A consortium is seeking additional partners to advance an Orkney project aimed at converting North Sea platforms into hydrogen producers.
The group intends to create a test centre at Flotta Oil Terminal for trialling different types of technologies with a view to deploying them offshore.
The project is understood to have been unsuccessful with a recent UK Government funding bid, but several alternative “funding stream opportunities” are being explored.
Production of hydrogen, a clean fuel, has been identified by the oil and gas industry as an area where it can prove its worth in the race to a net-zero emissions future.
The Oil and Gas Technology Centre (OGTC) is leading the consortium, which also includes Flotta operator Repsol Sinopec Resources UK (RSRUK), Aquatera, Cranfield University, Doosan, EMEC Hydrogen and NOV.
Supported by £500,000 of UK Government backing, they have completed “conceptual” studies weighing up different technologies and the feasibility of applying them offshore.
Project partners now intend to progress to phase two, involving the creation of the hydrogen test site and the undertaking of pilot studies and front end engineering design work.
It was decided that Flotta was perfectly situated due to the area’s existing supply chain.
An application for additional government funding potentially worth millions of pounds was submitted to drive the scheme forward. The bid was unsuccessful.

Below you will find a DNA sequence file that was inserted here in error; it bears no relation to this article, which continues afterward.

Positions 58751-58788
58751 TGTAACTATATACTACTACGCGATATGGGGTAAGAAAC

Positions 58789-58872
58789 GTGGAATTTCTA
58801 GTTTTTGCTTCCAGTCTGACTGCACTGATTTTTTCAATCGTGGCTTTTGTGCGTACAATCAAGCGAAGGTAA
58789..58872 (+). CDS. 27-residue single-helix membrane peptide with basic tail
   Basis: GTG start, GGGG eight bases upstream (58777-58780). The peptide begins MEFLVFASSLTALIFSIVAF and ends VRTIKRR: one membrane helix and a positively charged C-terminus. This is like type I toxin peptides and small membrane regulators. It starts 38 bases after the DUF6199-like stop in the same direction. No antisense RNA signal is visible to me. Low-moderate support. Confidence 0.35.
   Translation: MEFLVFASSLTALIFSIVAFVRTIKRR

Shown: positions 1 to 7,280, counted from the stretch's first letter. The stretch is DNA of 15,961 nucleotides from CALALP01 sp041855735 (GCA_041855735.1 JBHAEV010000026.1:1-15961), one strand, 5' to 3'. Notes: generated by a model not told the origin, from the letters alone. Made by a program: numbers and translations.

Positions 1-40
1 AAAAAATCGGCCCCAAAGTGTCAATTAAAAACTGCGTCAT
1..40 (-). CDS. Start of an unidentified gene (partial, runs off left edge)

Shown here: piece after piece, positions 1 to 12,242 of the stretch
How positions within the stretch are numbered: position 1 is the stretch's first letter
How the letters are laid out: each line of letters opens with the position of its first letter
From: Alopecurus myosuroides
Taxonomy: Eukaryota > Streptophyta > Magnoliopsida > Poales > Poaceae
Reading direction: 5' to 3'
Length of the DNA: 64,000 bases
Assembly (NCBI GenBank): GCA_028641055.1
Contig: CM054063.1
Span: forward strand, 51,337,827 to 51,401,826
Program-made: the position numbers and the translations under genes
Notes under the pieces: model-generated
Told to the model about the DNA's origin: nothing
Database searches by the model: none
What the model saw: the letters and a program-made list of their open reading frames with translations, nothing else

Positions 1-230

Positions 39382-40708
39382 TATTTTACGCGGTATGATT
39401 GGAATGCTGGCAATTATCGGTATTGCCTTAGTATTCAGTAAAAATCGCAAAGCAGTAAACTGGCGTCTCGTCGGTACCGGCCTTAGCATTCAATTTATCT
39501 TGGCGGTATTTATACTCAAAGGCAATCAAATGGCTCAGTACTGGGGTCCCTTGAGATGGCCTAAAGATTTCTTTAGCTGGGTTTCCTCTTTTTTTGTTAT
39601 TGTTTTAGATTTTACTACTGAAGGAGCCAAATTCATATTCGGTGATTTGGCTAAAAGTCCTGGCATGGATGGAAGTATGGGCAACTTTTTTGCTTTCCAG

But those behind the hydrogen offshore production (HOP) project believe they can still press on, despite the snub.
The HOP consortium will look to sound out external partners early next year and are eager for more oil companies to back the scheme.
OGTC project engineer Hayleigh Pearson said HOP would tackle the “national challenge” of securing low carbon energy supply while repurposes existing infrastructure and workforce skills.
Keeping the platforms in use for longer would also put off the need for decommissioning, she said.
She said methane reforming and electrolysis powered by offshore wind were among the hydrogen production technologies being considered.
Chris Pearson, marginal developments solution centre manager at the OGTC, added: “Significant renewable energy potential exists in Orkney and existing infrastructure already supports our philosophy of reuse and repurpose.
“There is demand for hydrogen over a broad range of applications from domestic boilers in our homes to all forms of transportation including cars, heavy haulage and aircraft, through to agriculture and marine industries.”
Dick Winchester, a member of the Scottish Government’s energy advisory board, said he was “in favour” of producing hydrogen offshore.
But he said the fact that this could be achieved using wind or gas reforming was already known.
He also lamented that no Scottish Universities were involved.